Three flesh eating bacteria cases in Louisiana - WTVM.com-Columbus, GA News Weather & Sports

Three flesh eating bacteria cases in Louisiana

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Health officials say only five to 15 people in the state will be infected each year. While that is a small percentage compared to the thousands that spend time in Louisiana waters, infections can be dangerous and have a high death rate. Health officials say only five to 15 people in the state will be infected each year. While that is a small percentage compared to the thousands that spend time in Louisiana waters, infections can be dangerous and have a high death rate.
BATON ROUGE, LA (WAFB) -  Fisherman Rene Olier was in the Gulf near Cat Island a few weeks ago when he did something simple that fishermen often do: reach inside a live bait well and pull out some bait.  Olier did this with a bare hand that he says probably had had a small cut or two.  That one move changed his life forever.

"I knew I was getting sick but I didn't know what the problem was," said Olier.

Olier contracted a devastating infection from a salt water bacteria called vibrio vulnificus.  In an open wound vibrio v. can cause painful swelling and eat away at the skin.  If it gets into the bloodstream, the infection often results in death.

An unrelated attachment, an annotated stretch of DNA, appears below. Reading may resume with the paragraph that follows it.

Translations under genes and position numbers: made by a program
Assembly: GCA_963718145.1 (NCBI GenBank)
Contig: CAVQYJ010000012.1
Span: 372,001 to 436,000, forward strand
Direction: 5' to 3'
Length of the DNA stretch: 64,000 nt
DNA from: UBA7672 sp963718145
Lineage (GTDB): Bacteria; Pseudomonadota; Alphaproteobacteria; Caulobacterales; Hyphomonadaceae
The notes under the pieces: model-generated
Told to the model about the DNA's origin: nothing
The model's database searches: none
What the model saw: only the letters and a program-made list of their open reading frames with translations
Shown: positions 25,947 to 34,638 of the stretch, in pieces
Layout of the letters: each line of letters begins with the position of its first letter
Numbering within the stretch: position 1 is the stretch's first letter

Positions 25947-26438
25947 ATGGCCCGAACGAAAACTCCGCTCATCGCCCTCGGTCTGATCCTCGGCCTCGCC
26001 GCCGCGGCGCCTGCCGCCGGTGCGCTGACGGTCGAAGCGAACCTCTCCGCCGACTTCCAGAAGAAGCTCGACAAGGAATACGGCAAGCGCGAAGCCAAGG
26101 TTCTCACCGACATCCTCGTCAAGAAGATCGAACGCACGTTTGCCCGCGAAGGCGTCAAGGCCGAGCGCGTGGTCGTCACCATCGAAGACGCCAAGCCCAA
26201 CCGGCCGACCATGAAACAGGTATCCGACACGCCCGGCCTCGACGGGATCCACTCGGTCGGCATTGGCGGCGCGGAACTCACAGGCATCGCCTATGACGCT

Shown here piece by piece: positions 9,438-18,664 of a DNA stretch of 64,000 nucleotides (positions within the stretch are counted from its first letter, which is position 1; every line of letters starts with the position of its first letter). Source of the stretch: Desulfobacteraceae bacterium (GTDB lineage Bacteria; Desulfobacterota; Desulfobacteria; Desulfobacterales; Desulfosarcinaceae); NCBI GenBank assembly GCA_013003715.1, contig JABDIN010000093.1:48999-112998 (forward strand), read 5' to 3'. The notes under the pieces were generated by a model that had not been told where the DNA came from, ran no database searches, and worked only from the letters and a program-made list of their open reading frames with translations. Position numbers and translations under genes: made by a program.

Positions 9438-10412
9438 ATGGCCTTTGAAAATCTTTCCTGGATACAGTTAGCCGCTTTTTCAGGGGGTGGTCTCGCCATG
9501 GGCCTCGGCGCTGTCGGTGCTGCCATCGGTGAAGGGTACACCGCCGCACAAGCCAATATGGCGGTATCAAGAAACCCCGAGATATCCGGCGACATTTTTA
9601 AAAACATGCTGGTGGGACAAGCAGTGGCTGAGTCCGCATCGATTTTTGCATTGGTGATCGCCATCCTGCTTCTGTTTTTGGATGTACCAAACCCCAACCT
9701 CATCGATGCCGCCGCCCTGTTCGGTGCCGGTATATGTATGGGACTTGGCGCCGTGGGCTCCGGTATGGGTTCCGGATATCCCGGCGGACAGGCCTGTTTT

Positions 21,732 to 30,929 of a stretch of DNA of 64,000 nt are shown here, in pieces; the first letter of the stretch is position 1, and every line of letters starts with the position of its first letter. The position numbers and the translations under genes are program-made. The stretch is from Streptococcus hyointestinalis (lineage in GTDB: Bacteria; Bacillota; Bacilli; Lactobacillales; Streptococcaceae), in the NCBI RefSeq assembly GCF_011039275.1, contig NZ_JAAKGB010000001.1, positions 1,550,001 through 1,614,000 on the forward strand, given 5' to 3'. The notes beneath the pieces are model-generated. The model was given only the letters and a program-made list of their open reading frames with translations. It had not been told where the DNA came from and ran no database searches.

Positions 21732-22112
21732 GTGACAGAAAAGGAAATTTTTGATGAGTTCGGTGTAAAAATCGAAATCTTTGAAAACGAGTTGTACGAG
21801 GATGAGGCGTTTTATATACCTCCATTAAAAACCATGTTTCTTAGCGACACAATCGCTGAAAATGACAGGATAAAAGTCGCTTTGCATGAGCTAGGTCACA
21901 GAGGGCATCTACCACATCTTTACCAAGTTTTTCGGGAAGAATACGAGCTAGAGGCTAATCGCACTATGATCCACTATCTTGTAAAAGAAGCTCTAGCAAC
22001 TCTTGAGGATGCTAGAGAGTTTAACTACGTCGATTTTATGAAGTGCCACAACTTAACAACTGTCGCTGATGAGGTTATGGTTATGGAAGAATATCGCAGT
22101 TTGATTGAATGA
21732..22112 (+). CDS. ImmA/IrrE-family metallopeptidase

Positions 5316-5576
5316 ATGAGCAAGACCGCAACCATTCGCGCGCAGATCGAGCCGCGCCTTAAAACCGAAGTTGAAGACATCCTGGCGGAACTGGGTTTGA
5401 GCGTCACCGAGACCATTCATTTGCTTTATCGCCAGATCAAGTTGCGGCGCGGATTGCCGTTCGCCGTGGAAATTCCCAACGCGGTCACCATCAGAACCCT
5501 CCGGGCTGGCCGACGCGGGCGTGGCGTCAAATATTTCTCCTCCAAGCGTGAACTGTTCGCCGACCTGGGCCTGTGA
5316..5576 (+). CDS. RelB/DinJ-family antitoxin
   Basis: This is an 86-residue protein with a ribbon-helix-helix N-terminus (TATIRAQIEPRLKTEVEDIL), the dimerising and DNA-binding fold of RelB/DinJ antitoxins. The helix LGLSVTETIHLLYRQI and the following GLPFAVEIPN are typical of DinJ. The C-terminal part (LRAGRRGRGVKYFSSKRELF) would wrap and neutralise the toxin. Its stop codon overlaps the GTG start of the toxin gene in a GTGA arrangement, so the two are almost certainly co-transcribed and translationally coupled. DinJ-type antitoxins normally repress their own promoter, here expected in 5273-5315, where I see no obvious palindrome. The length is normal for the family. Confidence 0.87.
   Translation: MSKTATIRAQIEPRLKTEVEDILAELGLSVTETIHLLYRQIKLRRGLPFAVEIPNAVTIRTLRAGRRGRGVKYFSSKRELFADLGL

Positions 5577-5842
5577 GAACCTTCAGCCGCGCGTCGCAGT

In Olier’s case, doctors had to amputate his arm at the shoulder.

“I'm happy to be alive. It could have really went bad the other way. I'm just real happy to be alive,” said Olier.

Vibrio v. is a naturally occurring bacteria found it in any salt or brackish water.  In the summer, the bacteria count increases with warmer temperatures.

Health officials say only five to 15 people in the state will be infected each year. While that is a small percentage compared to the thousands that spend time in Louisiana waters, infections can be dangerous and have a high death rate.  That is why state health officials are urging caution.

"Caught early it can be treated quite well. Caught late, it can some serious consequences," explained State Health Officer Dr. Jimmy Guidry. 

Guidry says anyone with a weak immune system, or an open wound is at higher risk, and should avoid exposure to salt water.   He also says to clean any new cuts immediately, no matter how small.  Most importantly, go to the doctor at the first signs of infection including redness, swelling or pain.

"I would bring a first aid kit with me so that I would have some sort of antiseptic or antibiotic so that the moment I had an open wound as it occurred I would be cleaning it off," said Guidry.  

So far, officials have reported three vibrio v. cases in Louisiana.  In 2013, there were 11 cases total including one death.  In 2012, there were 12 cases total and no deaths.

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